Frank William Boreham 1871-1959

Frank William Boreham 1871-1959
A photo F W Boreham took of himself in 1911

Monday, December 17, 2007

Boreham on Declining to be Distracted

Emile Zola…in La Debacle, tells us how, on the morning of the battle of Sedan, Captain Beaudoin's company were ordered to lie down in a large field of cabbages. Guns were booming, bullets were flying, shells were bursting, houses were burning. The men were restive and impatient to be in action. ‘How long were they going to lie among the cabbages? Maurice turned his head, and was greatly astonished on perceiving in the depths of a sequestered valley, sheltered by rugged slopes, a peasant who was calmly pursuing his avocation—guiding a plough drawn by a big white horse. Why should the man lose a day? Corn would not cease growing, the human race would not cease living, because a few thousand men happened to be fighting.’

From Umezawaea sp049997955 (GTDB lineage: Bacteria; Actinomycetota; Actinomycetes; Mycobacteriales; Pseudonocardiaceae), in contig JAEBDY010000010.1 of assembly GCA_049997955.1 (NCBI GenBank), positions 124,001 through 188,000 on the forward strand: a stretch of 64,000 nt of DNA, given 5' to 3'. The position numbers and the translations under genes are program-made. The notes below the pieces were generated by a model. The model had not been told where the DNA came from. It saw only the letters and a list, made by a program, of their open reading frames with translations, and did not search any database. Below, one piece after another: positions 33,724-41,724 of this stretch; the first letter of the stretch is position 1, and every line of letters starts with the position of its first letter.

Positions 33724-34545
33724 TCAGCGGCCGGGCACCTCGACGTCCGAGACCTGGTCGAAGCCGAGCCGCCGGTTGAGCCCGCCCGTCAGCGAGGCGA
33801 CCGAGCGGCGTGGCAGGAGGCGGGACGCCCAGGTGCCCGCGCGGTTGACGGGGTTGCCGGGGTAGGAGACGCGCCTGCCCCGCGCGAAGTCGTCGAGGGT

And, thirty pages farther on, Zola tells how, in the evening, when the great battle had been fought, and the morning seemed ages ago, Maurice was washing the wounds of his comrade. ‘Suddenly he was greatly astonished when, on his right hand, in the depths of a secluded valley, sheltered by rugged slopes, he again espied the same peasant whom he had seen in the morning, and who was still leisurely turning up the sod, guiding his plough drawn by a big white horse. Why should a day be lost? Corn would not cease growing, nor would the human race cease living, simply because it pleased some men to fight!’

… the ploughman declines to be distracted, even by the drama of battle on all the surrounding hills. He finely finishes his furrow.

F W Boreham, ‘The Bloodhound of the Hedgerow’, The Golden Milestone (London: Charles H Kelly, 1915), 205-206.

Image: “He finely finishes his furrow.”